Image source: Getty Images.
Social Security is rather vital to most Americans. Accordingto the Social Security Administration, the majority of elderly beneficiaries get 50% or more of their income from Social Security, while 21% of married elderly beneficiaries and 43% of unmarried ones get fully 90% or more of their income from it. Thus, it's worth learning more about the program and how to collect as much as you can from it. Here's a start: three Social Security figures we should all know.
You can start collecting while you're still relatively young. Image source: Getty Images.
The earliest age at which you can start collecting benefits
Selena Maranjian: One Social Security number all Americans should know is 62. That's the earliest age at which you can begin collecting retirement benefits. You may not have thought of it much -- maybe because you mistakenly assumed that you have to be 65 or older before you can start collecting. That's not the case, though. Those who are 62 and barely out of their 50s are eligible to start receiving monthly checks.
You may also have simply ignored the early Social Security starting age of 62 because you know that you can collect bigger checks by waiting. Based on your birth date, you have a "normal" or "full" retirement age -- the time at which you can begin collecting your "full" benefits. It's 66 or 67 for most people, at this point.
For each year that you delay starting to collect your benefits from your full retirement age to the age of 70, your benefits will grow by about 8%. Delay from age 67 to 70 and your checks can be 24% bigger! That can sure seem like a no-brainer reason to delay, but hold on.
Though your starting-at-70 checks will be bigger than your starting-at-67 ones, you'll receive 36 fewer of them. Similarly, if you start collecting at 62, your checks will be for less than your full benefit, but you'll receive many more of the smaller checks. It's all designed to be mostly a wash, no matter when you start collecting -- if you live an average life span.
Thus, each of us should decide when to start collecting based on our own situation. There's no one-size-fits-all recommendation. If you're likely to live a life of relatively normal length, then consider starting to collect at 62. You may be able to enjoy a longer and better retirement that way. If your family has many nonagenarians in it, and you can afford to delay collecting until age 70, then delaying can make sense.
Image source: Getty Images.
How much you can expect to get
Matt Frankel: One important Social Security number you should know -- especially as you get closer to retirement -- is your Primary Insurance Amount, or PIA. This is the Social Security benefit to which you would be entitled if you retired at exactly your full retirement age, which depends on the year in which you were born.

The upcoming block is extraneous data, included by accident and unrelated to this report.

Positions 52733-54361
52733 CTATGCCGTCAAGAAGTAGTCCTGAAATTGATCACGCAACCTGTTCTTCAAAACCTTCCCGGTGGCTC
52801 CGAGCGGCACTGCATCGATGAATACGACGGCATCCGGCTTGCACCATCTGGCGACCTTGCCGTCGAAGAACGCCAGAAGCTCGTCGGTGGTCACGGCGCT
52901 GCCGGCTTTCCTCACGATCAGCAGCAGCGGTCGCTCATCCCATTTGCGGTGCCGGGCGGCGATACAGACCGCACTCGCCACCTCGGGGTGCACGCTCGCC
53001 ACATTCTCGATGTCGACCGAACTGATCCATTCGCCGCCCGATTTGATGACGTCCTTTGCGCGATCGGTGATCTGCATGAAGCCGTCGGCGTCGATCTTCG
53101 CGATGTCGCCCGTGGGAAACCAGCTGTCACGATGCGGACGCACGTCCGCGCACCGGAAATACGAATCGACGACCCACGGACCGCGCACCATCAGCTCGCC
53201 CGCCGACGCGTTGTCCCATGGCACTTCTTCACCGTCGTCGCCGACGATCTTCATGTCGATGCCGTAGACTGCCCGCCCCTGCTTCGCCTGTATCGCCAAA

This is based on an inflation-weighted average of your highest 35 years of earnings, up to the annual taxable maximum Social Security wages. If you worked for fewer than 35 years, zeros will be averaged into the calculation for the missing years. Once your lifetime monthly average has been determined, the following formula is applied to determine your PIA:
- 90% of the first $856
- 32% of the amount over $856, up to $5,157
- 15% of the amount over $5,157
You can calculate your PIA using this worksheet provided by the Social Security Administration -- or better yet, you can get a good estimate of what yours will be by creating an account at www.ssa.gov, and viewing your latest Social Security statement.
Image source: Getty Images.
How much you'll receive depending on when you start
Jason Hall: One of the most important things to know about Social Security is how much you'll get, depending on when you apply for your benefit. As Selena points out, there are pros and cons to taking Social Security at different ages, based on many factors. What makes sense for one person may not make sense for another.
For this reason, understanding exactly how much your benefit would be, based on what age you actually start taking it, is critically important. Here's a table that breaks down your benefit percentage, depending on your full retirement age:
Data source: Social Security Administration.
Whether you are only a few years from retiring, or still measuring in decades, understanding how much you can expect from Social Security can go a long way toward making sure you're saving enough for retirement on your own. The more you know about Social Security, the more you'll be able to employ benefit-maximizing strategies -- and the more comfortable your retirement will likely be.As an example, if your full retirement age is 66 and you start collecting benefits at age 62, your checks will be 75% of what they would have been had you waited until age 66. If you start at age 68, they will be 116% of your full benefit.
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